Be a Window Not a Wall

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Be a Window Not a Wall

Gerald Maib for The Easterner

Gerald Maib for The Easterner

Gerald Maib for The Easterner

By The Easterner Editorial Board

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When someone adopts a position of power, such as a government position, they also need to adopt a policy of transparency and communication.

This helps to circumvent situations where things can be misconstrued or misunderstood and reduces speculation. Which is what could have happened with the ASEWU unofficial primary election results reported last Wednesday.

When the unofficial results for the primary were posted, with all the ballot measures passing unanimously, some students took to Facebook to voice that they had in fact voted no on some of the initiatives.

“How is this accurate? I voted no on one of these and it says 0. I’m confused,” Amanda Marie Mell commented on the election results posted to Facebook.

As journalists, we at The Easterner immediately flew into action to find out why this discrepancy existed. Was there some deep ASEWU corruption that led to election rigging? Was the democratic freedom of the EWU student body at risk?

No, as it turns out, nothing quite so exciting or nefarious was behind the results. An error with the tabulation program caused only the yes’s to be reported.

Unfortunately, ASEWU didn’t communicate the tabulation issue with the results, even though they had reason to believe it was a problem beforehand. This may have simply been oversight, but it could be misconstrued by students as an attempt to hide information.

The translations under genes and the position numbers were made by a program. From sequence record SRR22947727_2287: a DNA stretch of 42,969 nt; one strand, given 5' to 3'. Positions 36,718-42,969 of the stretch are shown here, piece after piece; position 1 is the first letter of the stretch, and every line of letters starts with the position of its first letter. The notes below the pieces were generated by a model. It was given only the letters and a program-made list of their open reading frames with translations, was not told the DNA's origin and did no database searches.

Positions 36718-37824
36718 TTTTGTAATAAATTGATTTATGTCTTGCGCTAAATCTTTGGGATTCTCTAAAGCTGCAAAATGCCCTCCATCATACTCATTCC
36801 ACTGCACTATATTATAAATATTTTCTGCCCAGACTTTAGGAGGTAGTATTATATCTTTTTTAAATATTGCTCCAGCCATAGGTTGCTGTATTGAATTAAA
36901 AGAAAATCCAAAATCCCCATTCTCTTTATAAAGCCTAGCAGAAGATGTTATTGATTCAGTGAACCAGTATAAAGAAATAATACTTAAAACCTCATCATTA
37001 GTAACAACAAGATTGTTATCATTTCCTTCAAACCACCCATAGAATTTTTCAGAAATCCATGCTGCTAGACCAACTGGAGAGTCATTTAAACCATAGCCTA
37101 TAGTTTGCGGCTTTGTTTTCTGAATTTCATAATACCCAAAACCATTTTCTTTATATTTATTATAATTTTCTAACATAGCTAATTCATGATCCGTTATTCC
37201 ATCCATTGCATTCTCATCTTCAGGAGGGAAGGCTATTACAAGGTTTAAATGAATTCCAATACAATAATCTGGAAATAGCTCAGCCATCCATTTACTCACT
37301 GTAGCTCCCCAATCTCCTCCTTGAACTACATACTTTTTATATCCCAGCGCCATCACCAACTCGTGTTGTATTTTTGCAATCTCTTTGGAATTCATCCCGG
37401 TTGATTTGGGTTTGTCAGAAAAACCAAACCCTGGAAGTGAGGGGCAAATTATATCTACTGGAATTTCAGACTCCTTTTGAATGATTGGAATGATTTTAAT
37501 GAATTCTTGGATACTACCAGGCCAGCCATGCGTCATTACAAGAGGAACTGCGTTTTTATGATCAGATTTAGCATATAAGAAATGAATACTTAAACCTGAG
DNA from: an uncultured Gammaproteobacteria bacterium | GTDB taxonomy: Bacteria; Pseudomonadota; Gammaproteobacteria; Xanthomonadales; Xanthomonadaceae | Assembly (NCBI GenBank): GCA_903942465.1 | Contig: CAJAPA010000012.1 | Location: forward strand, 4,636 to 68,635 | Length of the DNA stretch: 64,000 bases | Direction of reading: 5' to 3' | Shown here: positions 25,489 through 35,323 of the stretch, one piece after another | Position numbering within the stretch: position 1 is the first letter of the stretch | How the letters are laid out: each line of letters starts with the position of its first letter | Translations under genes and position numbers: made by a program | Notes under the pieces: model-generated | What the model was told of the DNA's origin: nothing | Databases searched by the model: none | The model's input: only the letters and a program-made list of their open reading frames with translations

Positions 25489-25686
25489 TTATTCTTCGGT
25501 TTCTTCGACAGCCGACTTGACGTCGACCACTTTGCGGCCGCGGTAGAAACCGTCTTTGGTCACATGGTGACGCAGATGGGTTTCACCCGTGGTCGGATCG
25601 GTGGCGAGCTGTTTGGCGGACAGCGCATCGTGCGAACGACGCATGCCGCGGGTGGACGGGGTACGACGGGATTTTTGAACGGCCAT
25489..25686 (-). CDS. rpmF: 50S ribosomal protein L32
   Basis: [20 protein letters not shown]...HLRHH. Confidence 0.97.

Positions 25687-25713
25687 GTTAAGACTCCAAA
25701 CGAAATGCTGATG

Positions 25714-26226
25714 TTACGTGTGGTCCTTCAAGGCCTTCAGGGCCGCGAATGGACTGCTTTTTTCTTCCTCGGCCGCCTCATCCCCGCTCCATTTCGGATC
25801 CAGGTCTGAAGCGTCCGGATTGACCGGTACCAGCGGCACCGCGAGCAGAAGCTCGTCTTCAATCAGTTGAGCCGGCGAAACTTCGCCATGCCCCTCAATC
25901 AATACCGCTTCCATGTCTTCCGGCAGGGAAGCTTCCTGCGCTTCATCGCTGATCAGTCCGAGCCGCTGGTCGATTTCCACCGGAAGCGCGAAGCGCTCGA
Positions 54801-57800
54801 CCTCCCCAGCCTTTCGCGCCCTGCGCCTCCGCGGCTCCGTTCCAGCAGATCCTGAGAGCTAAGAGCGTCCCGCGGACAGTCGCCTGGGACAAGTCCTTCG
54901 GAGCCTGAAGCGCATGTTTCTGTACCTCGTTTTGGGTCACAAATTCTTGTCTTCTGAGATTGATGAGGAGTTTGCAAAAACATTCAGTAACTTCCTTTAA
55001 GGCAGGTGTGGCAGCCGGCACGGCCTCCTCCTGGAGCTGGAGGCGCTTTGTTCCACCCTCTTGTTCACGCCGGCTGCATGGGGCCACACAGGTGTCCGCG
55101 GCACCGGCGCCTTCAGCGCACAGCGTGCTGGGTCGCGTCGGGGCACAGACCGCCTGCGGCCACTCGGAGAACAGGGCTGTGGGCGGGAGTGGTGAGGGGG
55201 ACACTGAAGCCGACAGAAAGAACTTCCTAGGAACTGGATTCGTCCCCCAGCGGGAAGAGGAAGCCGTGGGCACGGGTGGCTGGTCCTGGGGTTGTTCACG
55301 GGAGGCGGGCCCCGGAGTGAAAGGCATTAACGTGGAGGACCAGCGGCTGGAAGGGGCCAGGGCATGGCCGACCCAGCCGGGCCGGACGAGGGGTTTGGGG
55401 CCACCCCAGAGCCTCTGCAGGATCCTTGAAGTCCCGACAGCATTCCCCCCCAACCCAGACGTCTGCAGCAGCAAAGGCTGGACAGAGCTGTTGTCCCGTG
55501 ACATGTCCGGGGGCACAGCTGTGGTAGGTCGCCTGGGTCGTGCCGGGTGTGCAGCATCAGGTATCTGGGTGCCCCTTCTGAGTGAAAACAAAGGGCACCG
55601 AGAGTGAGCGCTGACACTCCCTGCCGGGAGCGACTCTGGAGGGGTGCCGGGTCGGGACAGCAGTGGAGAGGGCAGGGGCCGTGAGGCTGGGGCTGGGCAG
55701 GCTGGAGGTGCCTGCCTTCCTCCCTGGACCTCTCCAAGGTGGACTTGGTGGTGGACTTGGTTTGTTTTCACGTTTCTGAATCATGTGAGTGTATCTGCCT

“I should have questioned [the results] the moment it happened,” EWU Director of Elections Raul Sanchez, Jr. said.

Granted these were only the unofficial results, but the incident does raise concerns as to why we, and potentially the student body, had to consider worse possibilities. The conflicting reports forced us to attempt to understand the situation with a lack of information due to ASEWU’s nondisclosure of the computer error.

Information helps to control the speculation and suspicion associated with powerful individuals and organizations. Consider this last presidential election, where rampant misinformation and undisclosed information caused arguments and accusations from both sides.

The people want information — the deets, the scoop. Without it, they riot in the streets, demanding to see tax documents and private emails to assuage their mistrust.

While Wednesday’s incident didn’t result in anything worse than puzzled students and questioning journalists, situations like this could become much worse. ASEWU should take this as a learning opportunity and better communicate to their public what is going on behind the scenes to avoid confusion.

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